Chronic Muscle Disuse in the Elderly

This study is currently recruiting participants. (see Contacts and Locations)
Verified December 2010 by University of Vermont
Information provided by (Responsible Party):
Michael J. Toth, Ph.D., University of Vermont Identifier:
First received: August 25, 2010
Last updated: December 1, 2014
Last verified: December 2010

The purpose of this study is to define the effects of chronic disuse on skeletal muscle structure and function in elderly individuals at the cellular and molecular level by examining elderly characterized by chronic muscle disuse (patients with knee osteoarthritis) and healthy elderly no evidence of knee osteoarthritis and normal physical activity levels.

Condition Intervention
Behavioral: Resistance exercise training

Study Type: Interventional
Study Design: Intervention Model: Single Group Assignment
Masking: Open Label
Primary Purpose: Basic Science
Official Title: Muscle Disuse and Contractile Dysfunction in the Elderly

Resource links provided by NLM:

Further study details as provided by University of Vermont:

Primary Outcome Measures:
  • Single muscle fiber structure/function [ Time Frame: Baseline ] [ Designated as safety issue: No ]
  • Single muscle fiber structure/function [ Time Frame: 3.5 months (post-training) ] [ Designated as safety issue: No ]

Estimated Enrollment: 56
Study Start Date: October 2010
Estimated Study Completion Date: June 2015
Estimated Primary Completion Date: June 2015 (Final data collection date for primary outcome measure)
Arms Assigned Interventions
Resistance exercise training
Exercise is being used as an experimental tool to determine if remediation of muscle disuse counteracts cellular/molecular defects in muscle structure/function.
Behavioral: Resistance exercise training
Lower extremity resistance exercise training 3x/wk

Detailed Description:

Skeletal muscle disuse is an important contributing factor to physical disability. Disuse is more frequent in the elderly and they are more susceptible to its debilitating effects because of their diminished physiological reserve. Despite these facts, the mechanisms whereby disuse promotes skeletal muscle contractile dysfunction in this population remain largely undetermined. Therefore, the investigators will systematically test for modifications of single skeletal muscle fiber structure and function that underlie contractile dysfunction. Elderly individuals characterized by chronic muscle disuse (patients with knee osteoarthritis) will be compared to carefully-matched controls with no clinical evidence of knee osteoarthritis and normal activity levels. Thereafter, elderly with chronic disuse will undergo an exercise intervention to remediate muscle disuse. The investigators hypothesize that muscle disuse impairs contractile function, in part, through alterations in myosin kinetics, myofilament protein content and the mechanical properties of the myofilament lattice and that exercise rehabilitation will counteract these deficits. The investigators will specifically examine the effect of disuse on mechanical, kinetic and structural properties and molecular composition of single muscle fibers in cases and controls, as well as determine how increasing muscle use in elderly with chronic disuse via exercise training affects muscle fiber mechanical, kinetic and structural properties and molecular composition. These translational studies will provide the first comprehensive evaluation of the cellular and molecular mechanisms through which muscle disuse alters skeletal muscle structure and contractile function in elderly humans. This knowledge can assist in the development and refinement of preventative and corrective therapies for disability by tailoring these approaches to address specific molecular defects.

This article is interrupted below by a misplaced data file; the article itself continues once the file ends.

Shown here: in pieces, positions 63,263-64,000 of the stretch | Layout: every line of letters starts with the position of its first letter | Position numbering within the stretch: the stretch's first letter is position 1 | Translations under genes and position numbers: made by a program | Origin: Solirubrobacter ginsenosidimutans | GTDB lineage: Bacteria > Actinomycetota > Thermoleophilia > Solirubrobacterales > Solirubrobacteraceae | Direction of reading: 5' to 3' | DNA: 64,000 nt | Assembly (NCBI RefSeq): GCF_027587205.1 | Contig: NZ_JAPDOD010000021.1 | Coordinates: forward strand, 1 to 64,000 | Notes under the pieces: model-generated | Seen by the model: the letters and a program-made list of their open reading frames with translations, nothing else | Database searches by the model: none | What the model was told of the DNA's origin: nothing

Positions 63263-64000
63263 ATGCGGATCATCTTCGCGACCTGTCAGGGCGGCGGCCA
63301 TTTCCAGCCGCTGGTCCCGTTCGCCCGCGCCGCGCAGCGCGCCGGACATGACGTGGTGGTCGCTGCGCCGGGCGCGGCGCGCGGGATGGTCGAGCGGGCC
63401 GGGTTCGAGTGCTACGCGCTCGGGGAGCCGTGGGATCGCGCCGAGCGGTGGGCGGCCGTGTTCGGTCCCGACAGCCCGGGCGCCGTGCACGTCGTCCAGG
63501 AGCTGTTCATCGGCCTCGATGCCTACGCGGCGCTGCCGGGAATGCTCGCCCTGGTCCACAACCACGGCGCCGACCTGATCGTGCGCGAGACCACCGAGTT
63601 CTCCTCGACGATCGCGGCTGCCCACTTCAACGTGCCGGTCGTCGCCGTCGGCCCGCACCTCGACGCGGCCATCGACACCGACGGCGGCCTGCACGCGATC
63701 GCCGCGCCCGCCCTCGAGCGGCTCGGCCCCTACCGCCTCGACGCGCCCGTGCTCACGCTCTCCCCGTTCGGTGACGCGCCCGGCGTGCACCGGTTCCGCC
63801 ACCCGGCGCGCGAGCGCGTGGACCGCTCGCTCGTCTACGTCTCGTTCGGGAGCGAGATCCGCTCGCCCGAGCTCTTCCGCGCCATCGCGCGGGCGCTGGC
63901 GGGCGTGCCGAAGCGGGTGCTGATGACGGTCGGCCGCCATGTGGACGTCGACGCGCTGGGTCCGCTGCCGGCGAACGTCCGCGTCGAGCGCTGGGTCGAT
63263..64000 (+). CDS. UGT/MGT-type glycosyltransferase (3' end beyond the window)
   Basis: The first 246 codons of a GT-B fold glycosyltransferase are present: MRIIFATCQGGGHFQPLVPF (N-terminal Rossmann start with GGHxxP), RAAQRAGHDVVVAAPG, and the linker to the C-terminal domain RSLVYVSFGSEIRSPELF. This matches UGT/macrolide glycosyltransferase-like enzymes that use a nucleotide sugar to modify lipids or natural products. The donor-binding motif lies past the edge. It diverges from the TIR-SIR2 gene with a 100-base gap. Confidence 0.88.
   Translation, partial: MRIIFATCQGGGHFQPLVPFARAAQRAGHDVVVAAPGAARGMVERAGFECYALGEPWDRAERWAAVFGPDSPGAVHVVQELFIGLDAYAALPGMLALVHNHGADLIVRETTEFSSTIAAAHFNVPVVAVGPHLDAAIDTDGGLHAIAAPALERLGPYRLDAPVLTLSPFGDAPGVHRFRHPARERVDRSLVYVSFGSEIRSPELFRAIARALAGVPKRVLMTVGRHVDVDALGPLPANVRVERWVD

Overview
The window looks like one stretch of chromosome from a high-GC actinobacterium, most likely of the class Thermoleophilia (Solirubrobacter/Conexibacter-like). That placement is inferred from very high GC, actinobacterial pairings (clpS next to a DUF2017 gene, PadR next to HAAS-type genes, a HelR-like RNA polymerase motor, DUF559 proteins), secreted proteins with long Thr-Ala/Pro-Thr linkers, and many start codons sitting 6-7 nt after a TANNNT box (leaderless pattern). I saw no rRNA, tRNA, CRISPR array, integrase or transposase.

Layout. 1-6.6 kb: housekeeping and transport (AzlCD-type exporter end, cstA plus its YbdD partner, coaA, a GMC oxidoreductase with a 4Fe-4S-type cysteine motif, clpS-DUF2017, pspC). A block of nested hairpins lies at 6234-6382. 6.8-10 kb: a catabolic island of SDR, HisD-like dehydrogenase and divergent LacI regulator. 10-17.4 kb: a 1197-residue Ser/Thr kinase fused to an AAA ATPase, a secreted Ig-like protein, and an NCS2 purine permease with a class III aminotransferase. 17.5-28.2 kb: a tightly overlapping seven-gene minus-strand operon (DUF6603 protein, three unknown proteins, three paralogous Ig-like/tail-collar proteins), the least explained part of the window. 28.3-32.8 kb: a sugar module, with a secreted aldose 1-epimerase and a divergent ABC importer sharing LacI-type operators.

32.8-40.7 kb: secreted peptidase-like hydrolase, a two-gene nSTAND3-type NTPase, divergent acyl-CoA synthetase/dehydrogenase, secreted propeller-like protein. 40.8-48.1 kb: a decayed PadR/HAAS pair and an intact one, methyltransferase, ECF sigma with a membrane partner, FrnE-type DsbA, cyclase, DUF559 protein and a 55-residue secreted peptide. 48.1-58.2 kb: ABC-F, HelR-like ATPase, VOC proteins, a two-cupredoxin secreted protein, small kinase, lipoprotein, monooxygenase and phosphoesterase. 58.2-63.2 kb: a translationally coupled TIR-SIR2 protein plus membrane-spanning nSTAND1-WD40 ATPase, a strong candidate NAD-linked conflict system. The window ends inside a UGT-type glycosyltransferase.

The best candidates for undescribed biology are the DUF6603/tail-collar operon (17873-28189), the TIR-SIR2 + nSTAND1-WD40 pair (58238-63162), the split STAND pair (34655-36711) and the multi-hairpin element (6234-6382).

Ages Eligible for Study:   60 Years to 80 Years
Genders Eligible for Study:   Both
Accepts Healthy Volunteers:   Yes


Inclusion Criteria:

  • 60-80 yrs of age
  • physician-diagnosed, symptomatic knee osteoarthritis
  • ambulatory and able to perform lower extremity resistance exercise

Exclusion Criteria:

  • rheumatoid arthritis or other autoimmune disease
  • chronic heart, lung, kidney or liver disease or hypertension
  • diabetes
  • history of stroke
  • other neurological or musculoskeletal disease


Criteria are identical to those for knee osteoarthritis patients above, but controls will have no clinical or radiographic evidence of osteoarthritis and will have normal activity physical activity levels.

  Contacts and Locations
Choosing to participate in a study is an important personal decision. Talk with your doctor and family members or friends about deciding to join a study. To learn more about this study, you or your doctor may contact the study research staff using the Contacts provided below. For general information, see Learn About Clinical Studies.

Please refer to this study by its identifier: NCT01190046

Contact: Michael J. Toth, Ph.D. 802-656-7989

United States, Vermont
University of Vermont and State Agricultural College Recruiting
Burlington, Vermont, United States, 05405
Sponsors and Collaborators
University of Vermont
Principal Investigator: Michael J. Toth, Ph.D. University of Vermont and State Agricultural College
  More Information

No publications provided

Responsible Party: Michael J. Toth, Ph.D., Associate Professor of Medicine, University of Vermont Identifier: NCT01190046     History of Changes
Other Study ID Numbers: 033547, R01AG033547
Study First Received: August 25, 2010
Last Updated: December 1, 2014
Health Authority: United States: Institutional Review Board

Keywords provided by University of Vermont:
exercise processed this record on March 26, 2015